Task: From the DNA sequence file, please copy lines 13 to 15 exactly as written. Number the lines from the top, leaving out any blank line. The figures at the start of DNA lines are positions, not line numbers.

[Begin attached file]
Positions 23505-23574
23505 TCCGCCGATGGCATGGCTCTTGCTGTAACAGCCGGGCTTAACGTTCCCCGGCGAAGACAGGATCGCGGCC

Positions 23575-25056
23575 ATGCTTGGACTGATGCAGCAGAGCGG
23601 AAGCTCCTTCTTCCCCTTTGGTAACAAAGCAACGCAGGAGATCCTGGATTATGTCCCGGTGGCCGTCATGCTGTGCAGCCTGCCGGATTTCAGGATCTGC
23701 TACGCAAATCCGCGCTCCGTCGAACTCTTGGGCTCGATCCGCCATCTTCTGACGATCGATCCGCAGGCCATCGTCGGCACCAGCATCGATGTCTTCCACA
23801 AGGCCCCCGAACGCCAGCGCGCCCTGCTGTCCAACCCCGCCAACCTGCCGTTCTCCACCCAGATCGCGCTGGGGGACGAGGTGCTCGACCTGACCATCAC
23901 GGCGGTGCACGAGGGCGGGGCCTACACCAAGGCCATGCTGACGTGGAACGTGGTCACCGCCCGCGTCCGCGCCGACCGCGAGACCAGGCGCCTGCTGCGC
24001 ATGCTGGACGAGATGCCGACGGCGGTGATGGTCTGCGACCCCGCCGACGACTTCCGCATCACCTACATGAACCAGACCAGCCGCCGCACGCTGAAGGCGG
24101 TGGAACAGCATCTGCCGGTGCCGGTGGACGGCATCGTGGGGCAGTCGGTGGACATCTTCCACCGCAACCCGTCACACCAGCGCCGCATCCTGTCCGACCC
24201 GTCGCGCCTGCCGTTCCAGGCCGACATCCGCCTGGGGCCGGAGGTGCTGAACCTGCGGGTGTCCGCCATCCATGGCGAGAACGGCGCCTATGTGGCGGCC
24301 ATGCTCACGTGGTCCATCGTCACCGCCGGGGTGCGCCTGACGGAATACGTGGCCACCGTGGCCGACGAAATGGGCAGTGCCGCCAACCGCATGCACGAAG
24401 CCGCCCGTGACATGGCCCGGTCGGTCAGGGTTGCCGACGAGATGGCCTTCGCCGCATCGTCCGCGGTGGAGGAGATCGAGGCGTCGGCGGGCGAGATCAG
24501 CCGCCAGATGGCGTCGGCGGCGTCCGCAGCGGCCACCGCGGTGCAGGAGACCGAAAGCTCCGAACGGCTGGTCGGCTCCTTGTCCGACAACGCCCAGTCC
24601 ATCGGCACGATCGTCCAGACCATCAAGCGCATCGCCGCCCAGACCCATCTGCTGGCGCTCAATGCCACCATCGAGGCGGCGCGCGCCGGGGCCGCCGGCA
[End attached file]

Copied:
24401 CCGCCCGTGACATGGCCCGGTCGGTCAGGGTTGCCGACGAGATGGCCTTCGCCGCATCGTCCGCGGTGGAGGAGATCGAGGCGTCGGCGGGCGAGATCAG
24501 CCGCCAGATGGCGTCGGCGGCGTCCGCAGCGGCCACCGCGGTGCAGGAGACCGAAAGCTCCGAACGGCTGGTCGGCTCCTTGTCCGACAACGCCCAGTCC
24601 ATCGGCACGATCGTCCAGACCATCAAGCGCATCGCCGCCCAGACCCATCTGCTGGCGCTCAATGCCACCATCGAGGCGGCGCGCGCCGGGGCCGCCGGCA